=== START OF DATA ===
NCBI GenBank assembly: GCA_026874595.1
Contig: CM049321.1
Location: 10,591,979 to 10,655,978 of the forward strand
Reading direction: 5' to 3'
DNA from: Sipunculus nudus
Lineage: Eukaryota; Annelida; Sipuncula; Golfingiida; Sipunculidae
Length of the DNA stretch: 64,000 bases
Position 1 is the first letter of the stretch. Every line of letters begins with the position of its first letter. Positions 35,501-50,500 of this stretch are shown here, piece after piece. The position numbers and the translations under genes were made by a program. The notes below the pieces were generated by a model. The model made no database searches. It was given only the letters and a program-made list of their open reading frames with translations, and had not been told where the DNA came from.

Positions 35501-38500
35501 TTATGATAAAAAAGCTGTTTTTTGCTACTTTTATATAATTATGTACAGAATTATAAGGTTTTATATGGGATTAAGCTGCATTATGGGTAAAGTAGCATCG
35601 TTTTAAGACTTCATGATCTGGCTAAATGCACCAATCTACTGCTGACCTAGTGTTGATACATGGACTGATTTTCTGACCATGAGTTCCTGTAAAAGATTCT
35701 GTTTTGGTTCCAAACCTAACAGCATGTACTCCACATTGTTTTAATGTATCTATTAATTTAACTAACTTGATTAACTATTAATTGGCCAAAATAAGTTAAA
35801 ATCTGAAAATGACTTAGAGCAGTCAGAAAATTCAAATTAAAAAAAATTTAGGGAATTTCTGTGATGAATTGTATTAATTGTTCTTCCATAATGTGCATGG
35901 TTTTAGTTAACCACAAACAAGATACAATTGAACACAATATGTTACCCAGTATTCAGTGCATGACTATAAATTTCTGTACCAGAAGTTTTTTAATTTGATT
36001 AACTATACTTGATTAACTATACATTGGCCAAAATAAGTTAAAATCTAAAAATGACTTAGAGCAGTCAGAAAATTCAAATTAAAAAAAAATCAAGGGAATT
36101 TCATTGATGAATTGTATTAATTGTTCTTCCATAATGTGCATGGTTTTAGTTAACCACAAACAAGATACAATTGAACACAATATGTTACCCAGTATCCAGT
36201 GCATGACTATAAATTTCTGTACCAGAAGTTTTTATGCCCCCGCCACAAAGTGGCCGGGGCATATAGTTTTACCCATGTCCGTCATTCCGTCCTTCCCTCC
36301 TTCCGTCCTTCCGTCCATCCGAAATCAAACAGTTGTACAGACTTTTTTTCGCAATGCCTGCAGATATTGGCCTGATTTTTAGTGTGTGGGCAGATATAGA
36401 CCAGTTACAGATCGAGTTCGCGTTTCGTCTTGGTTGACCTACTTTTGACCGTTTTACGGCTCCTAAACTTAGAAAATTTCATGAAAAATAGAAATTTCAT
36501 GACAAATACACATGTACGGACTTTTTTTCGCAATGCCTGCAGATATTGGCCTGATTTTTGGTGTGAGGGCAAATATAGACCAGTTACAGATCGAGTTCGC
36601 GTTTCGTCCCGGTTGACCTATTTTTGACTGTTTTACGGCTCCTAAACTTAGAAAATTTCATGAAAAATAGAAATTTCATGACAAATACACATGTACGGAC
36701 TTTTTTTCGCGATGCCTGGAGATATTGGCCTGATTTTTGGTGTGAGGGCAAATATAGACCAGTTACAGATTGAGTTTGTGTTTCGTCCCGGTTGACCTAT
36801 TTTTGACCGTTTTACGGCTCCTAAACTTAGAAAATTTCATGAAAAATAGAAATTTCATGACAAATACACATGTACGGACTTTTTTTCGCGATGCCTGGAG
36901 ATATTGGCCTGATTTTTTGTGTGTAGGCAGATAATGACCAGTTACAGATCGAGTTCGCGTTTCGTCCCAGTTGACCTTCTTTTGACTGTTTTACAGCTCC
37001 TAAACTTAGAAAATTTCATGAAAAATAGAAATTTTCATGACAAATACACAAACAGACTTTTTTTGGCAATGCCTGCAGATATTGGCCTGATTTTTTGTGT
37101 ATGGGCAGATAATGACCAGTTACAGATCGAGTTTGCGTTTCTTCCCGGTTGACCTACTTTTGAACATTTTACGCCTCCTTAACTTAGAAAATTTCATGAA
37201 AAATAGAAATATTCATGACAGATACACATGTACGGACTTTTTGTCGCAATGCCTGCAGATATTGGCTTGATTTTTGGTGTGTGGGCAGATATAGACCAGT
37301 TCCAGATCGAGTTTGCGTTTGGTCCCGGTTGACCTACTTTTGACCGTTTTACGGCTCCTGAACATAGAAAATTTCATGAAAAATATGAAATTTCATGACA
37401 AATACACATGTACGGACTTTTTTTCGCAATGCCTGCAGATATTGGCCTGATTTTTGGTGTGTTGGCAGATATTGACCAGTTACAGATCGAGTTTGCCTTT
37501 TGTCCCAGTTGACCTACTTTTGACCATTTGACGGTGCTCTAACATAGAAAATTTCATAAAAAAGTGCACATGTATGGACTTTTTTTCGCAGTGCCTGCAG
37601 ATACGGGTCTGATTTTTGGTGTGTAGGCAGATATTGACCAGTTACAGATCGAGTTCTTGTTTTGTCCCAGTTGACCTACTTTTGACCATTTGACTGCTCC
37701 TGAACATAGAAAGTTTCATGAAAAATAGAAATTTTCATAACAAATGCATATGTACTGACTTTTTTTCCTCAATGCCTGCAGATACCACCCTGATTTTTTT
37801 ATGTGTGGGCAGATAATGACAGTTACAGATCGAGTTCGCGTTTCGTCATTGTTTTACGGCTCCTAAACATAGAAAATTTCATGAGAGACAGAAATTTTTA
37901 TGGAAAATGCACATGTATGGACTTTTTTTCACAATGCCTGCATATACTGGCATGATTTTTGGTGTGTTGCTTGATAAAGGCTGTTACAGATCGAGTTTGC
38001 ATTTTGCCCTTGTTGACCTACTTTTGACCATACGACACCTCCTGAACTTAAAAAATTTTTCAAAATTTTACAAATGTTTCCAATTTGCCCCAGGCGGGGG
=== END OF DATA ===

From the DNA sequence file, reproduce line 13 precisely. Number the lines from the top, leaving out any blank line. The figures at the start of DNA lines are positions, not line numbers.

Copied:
35801 ATCTGAAAATGACTTAGAGCAGTCAGAAAATTCAAATTAAAAAAAATTTAGGGAATTTCTGTGATGAATTGTATTAATTGTTCTTCCATAATGTGCATGG